A collection of downtown Auburn buildings have once again recently changed hands — this time to a local group with aspirations of redevelopment.
The properties at 41, 43-51, and 53 Genesee St. — colloquially known as "the Nolan block" — were purchased June 30 for $255,000 by Nolan Block LLC, according to Cayuga County property transfer records.
Records indicated the assessed value of the properties is $274,100 as owned by Seneca Federal Savings & Loan Association, a Baldwinsville-based institution that purchased the block in late April for $247,000.
The purchase does not include the 1970s era building of the old sporting goods store which is currently in use.
The new owners hope to redevelop the buildings with spaces for both commercial businesses and apartment units.
Grant Kyle, of KyleCroft Development, said Nolan Block is a family-owned enterprise between the Weedsport native, his parents, Peter and Carolyn, and his brothers, Ian and Keiller.
The Nolan block marks the first downtown property that KyleCroft is looking to redevelop, Grant said. Notably, KyleCroft has explored the redevelopment of a West Garden Street garage near the Auburn Correctional Facility, though plans have stalled since the endeavor was first announced.
Nevertheless, Kyle said the Nolan block purchase is part of a larger redevelopment effort, as his family is in the process of purchasing another property within the Auburn Downtown Business Improvement District. He declined to say which parcel.
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"We're looking to be a partner with the city and trying to push their initiatives forward in tandem with private development," he said.
Currently, Nolan Block is in negotiations with commercial tenants, with early plans for 14 to 16 apartments units for the Genesee Street structures. In the meantime, Kyle said the focus is on getting the buildings cleared of debris and stabilized. Actual redevelopment would not start until winter.
KyleCroft's current goal is to have the Nolan block redeveloped by next summer. As for West Garden Street, the developer said there are still plans in the works for a restaurant, but with lease negotiations ongoing, nothing is set in stone.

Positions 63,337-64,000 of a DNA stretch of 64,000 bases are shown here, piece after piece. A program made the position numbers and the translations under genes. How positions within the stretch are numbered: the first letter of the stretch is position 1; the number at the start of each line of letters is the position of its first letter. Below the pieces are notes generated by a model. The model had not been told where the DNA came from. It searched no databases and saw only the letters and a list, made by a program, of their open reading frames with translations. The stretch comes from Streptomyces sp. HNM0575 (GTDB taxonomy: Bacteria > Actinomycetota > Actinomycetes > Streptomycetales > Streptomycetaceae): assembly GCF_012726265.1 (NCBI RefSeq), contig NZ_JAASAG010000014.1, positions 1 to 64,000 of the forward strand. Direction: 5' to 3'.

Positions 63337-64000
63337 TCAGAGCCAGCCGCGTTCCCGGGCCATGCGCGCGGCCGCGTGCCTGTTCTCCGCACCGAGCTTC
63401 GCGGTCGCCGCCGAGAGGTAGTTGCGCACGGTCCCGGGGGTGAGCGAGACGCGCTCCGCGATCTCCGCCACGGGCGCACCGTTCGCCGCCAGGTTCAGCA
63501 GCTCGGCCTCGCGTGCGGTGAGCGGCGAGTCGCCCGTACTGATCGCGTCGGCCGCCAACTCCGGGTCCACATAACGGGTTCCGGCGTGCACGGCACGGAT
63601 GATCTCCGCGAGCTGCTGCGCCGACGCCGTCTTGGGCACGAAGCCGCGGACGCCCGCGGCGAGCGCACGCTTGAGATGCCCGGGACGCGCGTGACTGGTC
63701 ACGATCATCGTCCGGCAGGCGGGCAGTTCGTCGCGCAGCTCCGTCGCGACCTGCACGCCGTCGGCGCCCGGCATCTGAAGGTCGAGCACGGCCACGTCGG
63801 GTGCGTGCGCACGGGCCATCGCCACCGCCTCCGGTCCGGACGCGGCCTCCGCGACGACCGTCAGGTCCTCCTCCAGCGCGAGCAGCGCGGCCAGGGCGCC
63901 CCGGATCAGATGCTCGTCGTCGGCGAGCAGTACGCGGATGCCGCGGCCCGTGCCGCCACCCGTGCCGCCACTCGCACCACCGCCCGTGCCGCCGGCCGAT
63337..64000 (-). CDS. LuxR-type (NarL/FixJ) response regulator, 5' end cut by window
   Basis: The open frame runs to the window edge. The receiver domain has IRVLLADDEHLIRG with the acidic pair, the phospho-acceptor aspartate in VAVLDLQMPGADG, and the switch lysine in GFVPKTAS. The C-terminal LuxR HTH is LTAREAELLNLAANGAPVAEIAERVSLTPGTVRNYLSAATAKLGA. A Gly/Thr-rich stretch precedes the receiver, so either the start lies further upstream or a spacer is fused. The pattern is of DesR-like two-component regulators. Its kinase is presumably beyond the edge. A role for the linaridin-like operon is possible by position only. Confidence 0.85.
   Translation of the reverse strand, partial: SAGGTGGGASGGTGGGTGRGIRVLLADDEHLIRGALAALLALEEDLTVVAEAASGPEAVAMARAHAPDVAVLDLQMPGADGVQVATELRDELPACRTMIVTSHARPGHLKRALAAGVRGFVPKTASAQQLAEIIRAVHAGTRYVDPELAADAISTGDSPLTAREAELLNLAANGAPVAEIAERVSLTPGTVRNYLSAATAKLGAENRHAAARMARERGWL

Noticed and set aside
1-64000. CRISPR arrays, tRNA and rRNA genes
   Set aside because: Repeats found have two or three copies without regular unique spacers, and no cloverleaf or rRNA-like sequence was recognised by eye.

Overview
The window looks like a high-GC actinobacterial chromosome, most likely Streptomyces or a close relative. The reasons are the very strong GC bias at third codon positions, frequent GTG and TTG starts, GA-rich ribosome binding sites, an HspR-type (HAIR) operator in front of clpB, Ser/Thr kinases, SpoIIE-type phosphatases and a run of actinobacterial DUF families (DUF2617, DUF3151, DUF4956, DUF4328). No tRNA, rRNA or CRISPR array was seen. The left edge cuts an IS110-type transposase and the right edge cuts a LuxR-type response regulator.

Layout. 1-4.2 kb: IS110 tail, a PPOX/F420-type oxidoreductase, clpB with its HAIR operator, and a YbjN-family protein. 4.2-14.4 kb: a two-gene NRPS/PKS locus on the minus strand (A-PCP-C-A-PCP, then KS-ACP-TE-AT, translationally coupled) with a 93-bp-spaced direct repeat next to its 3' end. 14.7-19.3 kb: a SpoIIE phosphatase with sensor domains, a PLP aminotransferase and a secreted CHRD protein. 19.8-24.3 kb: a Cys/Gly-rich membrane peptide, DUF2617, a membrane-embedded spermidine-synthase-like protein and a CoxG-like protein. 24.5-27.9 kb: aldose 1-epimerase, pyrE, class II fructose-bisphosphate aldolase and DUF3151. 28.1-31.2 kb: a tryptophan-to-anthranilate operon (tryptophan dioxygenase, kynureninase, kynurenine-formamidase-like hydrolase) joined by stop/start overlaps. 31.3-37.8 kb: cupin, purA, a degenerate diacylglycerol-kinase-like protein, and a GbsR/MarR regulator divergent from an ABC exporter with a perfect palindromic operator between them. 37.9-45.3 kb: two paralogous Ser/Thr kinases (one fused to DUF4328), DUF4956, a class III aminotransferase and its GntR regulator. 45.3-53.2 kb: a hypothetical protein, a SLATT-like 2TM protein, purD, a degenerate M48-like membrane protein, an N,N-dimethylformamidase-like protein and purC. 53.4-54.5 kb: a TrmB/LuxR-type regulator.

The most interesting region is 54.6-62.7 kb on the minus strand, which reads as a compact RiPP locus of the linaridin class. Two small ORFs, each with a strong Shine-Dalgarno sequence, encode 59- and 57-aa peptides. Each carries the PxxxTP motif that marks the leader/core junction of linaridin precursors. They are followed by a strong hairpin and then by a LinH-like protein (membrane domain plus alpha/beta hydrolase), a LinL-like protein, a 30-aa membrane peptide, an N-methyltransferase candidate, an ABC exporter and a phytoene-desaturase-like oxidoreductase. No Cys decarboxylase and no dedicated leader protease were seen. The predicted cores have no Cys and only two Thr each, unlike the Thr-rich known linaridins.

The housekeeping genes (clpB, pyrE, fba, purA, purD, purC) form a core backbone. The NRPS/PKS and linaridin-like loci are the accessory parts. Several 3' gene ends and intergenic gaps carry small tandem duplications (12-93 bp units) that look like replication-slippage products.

Through the planning process with the Nolan block, Kyle said he has worked with Auburn officials regarding potential uses. The rear of the properties, along the Loop Road side, would be affected should the city move forward with a preliminary proposal to close that portion of the roadway to make room for a riverside regional market.
The market was one of the principal projects included in the city of Auburn's application for $10 million through the state's Downtown Revitalization Initiative grant program. City officials have not indicated whether the project is dependent on the grant award, the winner of which is expected to be announced this week.
Kyle said he had already started the negotiation process for purchasing the property prior to city officials announcing their intentions in mid-May to apply for the $10 million grant. With the riverside market billed as the centerpiece of the city's developing Owasco River walking trail, Kyle said he believes his company's private development can complement the city's plans for the downtown area.
Jennifer Haines, director of the city's Department of Planning and Economic Development, could not be reached for comment on Tuesday.
"We're currently working with them on it," Kyle said. "If the grant doesn't come through, we still intend to pursue whatever we're going to do anyway."